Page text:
A new important discovery involving graphene paves the way towards the creation of new super-materials. Following binding with layers of boron nitride (also known as white graphene) and the application of a magnetic field within the graphene lattice, researchers at two distinct universities (Manchester University and Columbia University) recorded an empirically unprecedented change in electronic properties, which could pave the way towards unique technological applications.
The energy leaps of electrons, at the above-described specific conditions, follow a butterfly pattern repeated on a scale. While the existence of a fractal structure in the energy levels of the electrons had been assumed almost forty years ago by US physicist Douglas Hofstadter, no one had ever succeeded in finding experimental evidence.
Observing this special effect – known, in fact, as “Hofstadter’s butterfly” – is a unique achievement in the study of quantum phenomena, as well as – particularly – in the ability to manipulate graphene and its amazing conductive properties.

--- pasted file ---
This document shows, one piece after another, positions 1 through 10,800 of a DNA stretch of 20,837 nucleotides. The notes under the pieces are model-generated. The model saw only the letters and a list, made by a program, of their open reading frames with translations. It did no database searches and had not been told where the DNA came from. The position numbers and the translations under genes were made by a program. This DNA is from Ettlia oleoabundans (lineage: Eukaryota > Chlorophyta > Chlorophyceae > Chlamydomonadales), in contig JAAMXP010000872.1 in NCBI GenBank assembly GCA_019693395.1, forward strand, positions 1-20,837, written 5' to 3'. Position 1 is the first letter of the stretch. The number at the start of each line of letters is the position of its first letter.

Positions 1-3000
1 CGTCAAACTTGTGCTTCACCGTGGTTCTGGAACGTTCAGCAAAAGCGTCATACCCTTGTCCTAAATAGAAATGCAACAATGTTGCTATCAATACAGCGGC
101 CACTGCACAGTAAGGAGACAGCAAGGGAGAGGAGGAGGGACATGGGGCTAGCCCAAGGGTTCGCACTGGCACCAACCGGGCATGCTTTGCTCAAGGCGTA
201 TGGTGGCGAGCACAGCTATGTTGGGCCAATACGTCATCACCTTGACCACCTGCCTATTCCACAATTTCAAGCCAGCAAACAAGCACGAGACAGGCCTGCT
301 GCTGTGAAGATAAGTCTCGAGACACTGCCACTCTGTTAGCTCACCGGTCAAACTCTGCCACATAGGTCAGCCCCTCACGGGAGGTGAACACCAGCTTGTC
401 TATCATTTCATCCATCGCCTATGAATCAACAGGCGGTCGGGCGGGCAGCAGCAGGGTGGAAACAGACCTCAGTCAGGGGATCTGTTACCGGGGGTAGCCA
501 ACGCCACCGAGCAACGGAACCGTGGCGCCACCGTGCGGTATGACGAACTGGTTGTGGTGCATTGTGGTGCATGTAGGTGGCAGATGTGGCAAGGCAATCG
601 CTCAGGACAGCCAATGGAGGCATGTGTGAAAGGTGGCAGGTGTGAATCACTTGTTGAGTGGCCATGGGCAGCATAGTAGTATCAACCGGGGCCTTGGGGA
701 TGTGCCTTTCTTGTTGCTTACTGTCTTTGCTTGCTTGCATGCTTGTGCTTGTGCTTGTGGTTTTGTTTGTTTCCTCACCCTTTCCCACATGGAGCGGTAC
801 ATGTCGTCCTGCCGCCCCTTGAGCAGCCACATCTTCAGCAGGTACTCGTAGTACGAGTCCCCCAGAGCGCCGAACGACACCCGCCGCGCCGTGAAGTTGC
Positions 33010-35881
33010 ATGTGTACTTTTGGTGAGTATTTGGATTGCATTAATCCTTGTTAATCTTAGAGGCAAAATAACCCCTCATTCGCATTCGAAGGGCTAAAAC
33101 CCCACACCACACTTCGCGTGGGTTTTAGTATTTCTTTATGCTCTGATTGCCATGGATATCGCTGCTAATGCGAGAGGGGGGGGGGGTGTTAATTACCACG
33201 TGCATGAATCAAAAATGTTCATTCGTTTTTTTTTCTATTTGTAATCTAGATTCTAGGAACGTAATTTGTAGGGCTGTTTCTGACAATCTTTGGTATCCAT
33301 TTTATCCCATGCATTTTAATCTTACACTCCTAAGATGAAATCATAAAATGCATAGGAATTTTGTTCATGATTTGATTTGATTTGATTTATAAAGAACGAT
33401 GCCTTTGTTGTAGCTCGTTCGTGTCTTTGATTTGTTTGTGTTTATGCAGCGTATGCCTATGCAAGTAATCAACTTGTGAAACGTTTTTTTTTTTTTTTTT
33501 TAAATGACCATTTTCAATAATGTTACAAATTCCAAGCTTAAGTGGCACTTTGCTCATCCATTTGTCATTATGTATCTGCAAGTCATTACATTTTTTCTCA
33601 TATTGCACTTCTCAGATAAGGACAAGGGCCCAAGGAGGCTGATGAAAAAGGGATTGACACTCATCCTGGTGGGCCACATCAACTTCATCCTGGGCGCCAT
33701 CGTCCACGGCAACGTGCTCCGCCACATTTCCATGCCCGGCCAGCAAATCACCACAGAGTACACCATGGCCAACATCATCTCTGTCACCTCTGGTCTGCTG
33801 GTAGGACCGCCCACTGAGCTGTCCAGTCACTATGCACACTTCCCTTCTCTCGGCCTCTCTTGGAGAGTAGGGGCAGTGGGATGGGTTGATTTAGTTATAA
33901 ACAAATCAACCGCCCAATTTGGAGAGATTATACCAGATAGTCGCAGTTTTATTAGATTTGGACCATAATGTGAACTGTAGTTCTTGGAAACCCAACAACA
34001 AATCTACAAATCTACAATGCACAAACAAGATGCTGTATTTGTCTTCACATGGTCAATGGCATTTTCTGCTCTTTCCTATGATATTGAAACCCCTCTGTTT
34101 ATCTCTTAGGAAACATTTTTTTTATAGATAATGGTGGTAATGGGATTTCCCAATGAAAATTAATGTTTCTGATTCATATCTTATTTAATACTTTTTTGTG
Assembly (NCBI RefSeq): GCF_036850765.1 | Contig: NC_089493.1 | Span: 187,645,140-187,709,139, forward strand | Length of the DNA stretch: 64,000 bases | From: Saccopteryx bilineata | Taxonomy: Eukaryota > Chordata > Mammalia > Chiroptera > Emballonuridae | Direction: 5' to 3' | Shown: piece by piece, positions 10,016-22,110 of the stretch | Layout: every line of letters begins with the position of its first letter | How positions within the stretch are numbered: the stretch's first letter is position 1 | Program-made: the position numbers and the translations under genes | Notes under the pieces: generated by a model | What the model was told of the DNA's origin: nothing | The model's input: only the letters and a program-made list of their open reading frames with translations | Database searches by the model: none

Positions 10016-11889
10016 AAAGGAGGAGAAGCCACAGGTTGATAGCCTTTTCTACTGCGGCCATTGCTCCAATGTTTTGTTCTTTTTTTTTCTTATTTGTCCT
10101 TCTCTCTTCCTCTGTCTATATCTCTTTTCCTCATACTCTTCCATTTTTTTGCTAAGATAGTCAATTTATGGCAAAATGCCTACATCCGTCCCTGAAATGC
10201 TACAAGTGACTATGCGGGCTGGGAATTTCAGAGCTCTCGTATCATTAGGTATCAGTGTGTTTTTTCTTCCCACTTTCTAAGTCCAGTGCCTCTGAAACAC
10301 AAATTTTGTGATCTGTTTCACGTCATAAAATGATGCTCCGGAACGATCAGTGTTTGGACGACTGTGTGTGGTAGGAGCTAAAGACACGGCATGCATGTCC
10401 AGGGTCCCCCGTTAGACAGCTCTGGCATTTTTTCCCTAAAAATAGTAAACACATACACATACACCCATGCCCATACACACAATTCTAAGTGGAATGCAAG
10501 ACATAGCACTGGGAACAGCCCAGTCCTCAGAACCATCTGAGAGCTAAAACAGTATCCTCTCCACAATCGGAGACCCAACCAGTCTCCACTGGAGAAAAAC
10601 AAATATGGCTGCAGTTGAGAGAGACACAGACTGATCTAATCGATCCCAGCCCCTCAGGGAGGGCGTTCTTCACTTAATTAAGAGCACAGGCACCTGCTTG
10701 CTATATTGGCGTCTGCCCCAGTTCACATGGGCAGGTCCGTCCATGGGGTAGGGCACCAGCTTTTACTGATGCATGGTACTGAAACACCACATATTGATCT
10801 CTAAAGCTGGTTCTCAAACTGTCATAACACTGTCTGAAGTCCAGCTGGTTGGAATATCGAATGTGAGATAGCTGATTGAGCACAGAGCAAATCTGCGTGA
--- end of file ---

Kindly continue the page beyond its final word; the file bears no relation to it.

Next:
It should be noted that graphene, a two-dimensional lattice made of individual carbon atoms, has very high electric conductivity, thousands of times higher than copper’s, due to the dynamics of electrons moving within the honeycombed structure at light speed, as if they had no mass.
This finding points out to potential innovative applications in the field of electronics and demonstrates – according to Andre Geim, Nobel Laureate in 2012 for the discovery of graphene and co-author of one of the two published studies – that new types of materials can now be generated by stacking individual sheets of atoms in the desired sequence, obtaining artificial crystals that would have been impossible to produce until few years ago. This is an important achievement, continues the Professor, which lays the foundations to develop even more significant studies than those on graphene.
The Editorial Staff
Published on Wednesday, May 29, 2013